How To Ease Sinus Headache Pain At Home

If you develop a sinus headache, you tend to know it right away because you can feel it on your face, from your nose to your forehead (via Cleveland Clinic). It can also be accompanied by a fever, stuffy nose, or a discharge of thick mucus from the nose. Some people can feel as though sinus headaches can also be caused by allergies or migraines. However, while allergies can be responsible for the congestion, which, in turn, can cause sinus pain, they are not directly responsible for sinus headaches. Similarly, migraines can cause sinus pain, but true sinus headaches are the result of infection.

According to Medical News Today, sinus headaches develop when the membrane that lines the sinuses becomes inflamed, creating pressure and subsequent discomfort. Headaches can also develop when infection leads to a buildup of fluid in the sinuses. The infection itself is triggered by excessive mucus in the sinuses. Whether it's from a cold, allergies, or even a deviated septum, a profusion of mucus in the sinuses leads to the formation of germs and, in time, infection, the Cleveland Clinic notes.

Flushing out the sinuses can be beneficial

With treatment at home, a sinus infection, or sinusitis will usually last a week to 10 days, according to AllinaHealth. Luckily, you can manage the pressure of sinusitis in a number of ways, including flushing out the nasal passages with a Neti pot or using an over-the-counter nasal spray. Keep in mind that some sprays, such as Afrin, can only be used for a short period of time. Overuse can lead to what is known as rebound congestion, which can block you up even more.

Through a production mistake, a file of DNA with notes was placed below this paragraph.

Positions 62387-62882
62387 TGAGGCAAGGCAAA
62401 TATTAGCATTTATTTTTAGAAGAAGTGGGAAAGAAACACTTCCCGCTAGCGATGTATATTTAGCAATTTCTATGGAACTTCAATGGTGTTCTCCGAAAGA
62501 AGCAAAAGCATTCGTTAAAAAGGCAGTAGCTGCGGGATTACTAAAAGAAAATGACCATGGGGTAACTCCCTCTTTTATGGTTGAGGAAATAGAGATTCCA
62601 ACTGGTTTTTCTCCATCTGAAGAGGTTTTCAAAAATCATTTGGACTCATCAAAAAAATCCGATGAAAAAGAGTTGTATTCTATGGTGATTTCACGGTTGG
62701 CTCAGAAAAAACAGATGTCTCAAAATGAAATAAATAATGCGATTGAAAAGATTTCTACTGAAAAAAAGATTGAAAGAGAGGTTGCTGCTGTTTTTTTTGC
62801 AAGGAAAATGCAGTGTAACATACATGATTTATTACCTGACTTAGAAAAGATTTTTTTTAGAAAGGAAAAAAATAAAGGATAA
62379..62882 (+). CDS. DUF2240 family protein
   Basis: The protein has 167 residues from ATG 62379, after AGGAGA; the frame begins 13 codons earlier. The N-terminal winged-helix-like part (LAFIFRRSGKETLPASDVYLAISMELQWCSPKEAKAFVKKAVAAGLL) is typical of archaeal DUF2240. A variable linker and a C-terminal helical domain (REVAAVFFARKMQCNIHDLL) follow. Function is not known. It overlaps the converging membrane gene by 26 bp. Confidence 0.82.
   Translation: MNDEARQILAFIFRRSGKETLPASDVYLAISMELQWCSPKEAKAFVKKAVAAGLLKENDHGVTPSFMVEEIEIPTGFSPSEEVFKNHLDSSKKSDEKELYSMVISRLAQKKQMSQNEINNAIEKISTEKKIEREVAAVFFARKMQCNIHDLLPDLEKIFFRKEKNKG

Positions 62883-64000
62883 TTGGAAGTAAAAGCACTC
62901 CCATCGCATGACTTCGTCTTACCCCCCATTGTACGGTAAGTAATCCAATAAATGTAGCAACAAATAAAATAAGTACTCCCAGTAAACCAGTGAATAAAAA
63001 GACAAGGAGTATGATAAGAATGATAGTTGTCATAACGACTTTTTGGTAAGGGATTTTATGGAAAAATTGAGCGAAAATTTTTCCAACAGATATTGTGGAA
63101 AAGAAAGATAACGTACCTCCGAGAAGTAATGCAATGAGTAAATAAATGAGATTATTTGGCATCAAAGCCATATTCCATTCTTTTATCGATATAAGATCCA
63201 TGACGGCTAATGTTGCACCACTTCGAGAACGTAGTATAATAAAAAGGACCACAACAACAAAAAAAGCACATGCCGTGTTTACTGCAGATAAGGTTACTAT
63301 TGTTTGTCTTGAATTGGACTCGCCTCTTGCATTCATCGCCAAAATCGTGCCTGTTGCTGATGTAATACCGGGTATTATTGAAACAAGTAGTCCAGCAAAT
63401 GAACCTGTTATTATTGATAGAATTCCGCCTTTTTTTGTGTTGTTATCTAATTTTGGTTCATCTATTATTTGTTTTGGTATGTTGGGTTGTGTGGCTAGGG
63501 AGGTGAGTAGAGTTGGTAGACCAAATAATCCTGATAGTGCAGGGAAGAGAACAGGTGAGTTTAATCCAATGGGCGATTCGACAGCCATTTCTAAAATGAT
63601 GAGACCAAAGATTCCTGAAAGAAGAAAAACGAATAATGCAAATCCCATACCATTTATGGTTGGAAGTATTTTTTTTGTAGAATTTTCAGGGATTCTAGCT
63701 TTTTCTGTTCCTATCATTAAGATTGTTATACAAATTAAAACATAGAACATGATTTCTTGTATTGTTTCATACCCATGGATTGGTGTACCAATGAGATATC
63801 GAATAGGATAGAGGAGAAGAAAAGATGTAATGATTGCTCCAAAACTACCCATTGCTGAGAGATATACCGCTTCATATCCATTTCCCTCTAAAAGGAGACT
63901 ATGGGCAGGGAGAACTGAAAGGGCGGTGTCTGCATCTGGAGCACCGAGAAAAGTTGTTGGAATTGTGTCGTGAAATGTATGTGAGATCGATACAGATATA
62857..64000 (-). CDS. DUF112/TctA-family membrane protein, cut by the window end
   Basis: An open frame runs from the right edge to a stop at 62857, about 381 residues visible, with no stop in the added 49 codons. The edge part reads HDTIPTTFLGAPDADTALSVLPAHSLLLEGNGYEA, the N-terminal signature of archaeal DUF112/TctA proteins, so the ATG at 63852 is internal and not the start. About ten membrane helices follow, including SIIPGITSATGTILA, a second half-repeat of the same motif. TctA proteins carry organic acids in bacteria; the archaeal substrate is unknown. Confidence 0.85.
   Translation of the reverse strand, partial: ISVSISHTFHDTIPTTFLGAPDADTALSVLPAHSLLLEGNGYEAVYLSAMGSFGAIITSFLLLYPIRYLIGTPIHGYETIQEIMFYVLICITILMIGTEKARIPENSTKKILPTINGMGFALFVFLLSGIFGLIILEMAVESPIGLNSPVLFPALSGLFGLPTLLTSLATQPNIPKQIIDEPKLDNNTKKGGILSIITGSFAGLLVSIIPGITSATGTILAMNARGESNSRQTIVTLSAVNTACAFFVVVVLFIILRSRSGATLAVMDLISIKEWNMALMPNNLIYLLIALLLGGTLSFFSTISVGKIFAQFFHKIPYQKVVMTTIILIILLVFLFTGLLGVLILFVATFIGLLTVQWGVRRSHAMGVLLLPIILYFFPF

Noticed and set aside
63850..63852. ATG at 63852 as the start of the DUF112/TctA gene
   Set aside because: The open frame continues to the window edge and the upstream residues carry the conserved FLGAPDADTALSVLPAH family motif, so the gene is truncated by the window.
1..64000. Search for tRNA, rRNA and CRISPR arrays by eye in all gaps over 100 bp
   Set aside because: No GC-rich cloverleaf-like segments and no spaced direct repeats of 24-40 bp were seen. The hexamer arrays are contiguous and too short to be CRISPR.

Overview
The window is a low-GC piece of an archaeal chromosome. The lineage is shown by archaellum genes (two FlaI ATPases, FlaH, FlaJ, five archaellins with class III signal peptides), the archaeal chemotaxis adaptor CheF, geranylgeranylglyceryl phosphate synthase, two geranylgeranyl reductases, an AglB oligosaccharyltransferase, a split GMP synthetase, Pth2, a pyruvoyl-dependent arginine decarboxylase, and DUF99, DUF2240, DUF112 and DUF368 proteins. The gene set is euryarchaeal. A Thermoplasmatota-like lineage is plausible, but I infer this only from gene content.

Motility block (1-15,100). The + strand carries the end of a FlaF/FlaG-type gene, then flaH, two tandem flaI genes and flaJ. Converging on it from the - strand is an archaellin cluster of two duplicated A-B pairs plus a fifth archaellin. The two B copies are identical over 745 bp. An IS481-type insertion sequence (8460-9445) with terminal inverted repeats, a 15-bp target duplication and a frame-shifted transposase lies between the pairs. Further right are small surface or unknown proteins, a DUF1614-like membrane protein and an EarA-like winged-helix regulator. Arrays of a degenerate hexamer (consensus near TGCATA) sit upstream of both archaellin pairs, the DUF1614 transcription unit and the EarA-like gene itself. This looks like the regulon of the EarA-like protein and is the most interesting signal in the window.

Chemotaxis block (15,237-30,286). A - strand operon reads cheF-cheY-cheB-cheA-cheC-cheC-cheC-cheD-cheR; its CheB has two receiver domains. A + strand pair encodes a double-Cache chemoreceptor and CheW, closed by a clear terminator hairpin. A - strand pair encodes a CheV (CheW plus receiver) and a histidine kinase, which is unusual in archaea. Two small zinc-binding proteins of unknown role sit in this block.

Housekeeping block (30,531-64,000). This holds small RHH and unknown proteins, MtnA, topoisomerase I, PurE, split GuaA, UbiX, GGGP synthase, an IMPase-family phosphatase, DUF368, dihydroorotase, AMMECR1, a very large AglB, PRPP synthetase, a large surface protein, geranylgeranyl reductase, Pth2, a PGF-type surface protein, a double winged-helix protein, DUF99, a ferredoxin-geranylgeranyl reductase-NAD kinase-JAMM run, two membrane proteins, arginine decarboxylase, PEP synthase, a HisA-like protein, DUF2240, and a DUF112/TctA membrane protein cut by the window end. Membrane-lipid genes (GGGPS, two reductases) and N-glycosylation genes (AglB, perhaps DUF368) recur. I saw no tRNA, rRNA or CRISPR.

In addition to nasal irrigation and sprays, GoodRx Health notes that there is an FDA-approved over-the-counter method for treating sinus pain called ClearUP, which clears congestion via electrical stimulation. A person can run this device over their forehead, nose, and cheeks to help ease some of the symptoms. Plus, according to Healthline, you can use such at-home treatments as steam to help thin the mucus and create moisture in the nasal passages. You can also take a bath with eucalyptus oil, which contains cineole that aids in the healing process of sinusitis.

Locate where your headache is coming from

Aside from medications and at-home treatments, the experts at Healthline advise to not discount the value of a good night's sleep. When you are sleeping, hormones are released that aid in the growth of healthy tissue. In addition, sleep gives your body time to produce white blood cells, which can fight off and drive out bacteria and infections. Therefore, try and sleep in an elevated position, keeping your head above your heart in order to keep sinus buildup at bay and alleviate pressure on the area.

For long-term relief, it's best to figure out what the actual cause of your headache is, according to the Cleveland Clinic. In other words, what you may think are sinus headaches could actually be migraines. That being said, if you are experiencing chronic headaches, particularly migraines, you should try keeping a headache diary and avoiding certain triggers, such as caffeine, alcohol, and stress. Most importantly, you should consult with your doctor about your headaches to determine whether or not they are caused by your sinuses or another condition entirely. Helping to get to the root of your headaches is the first step toward getting them under control.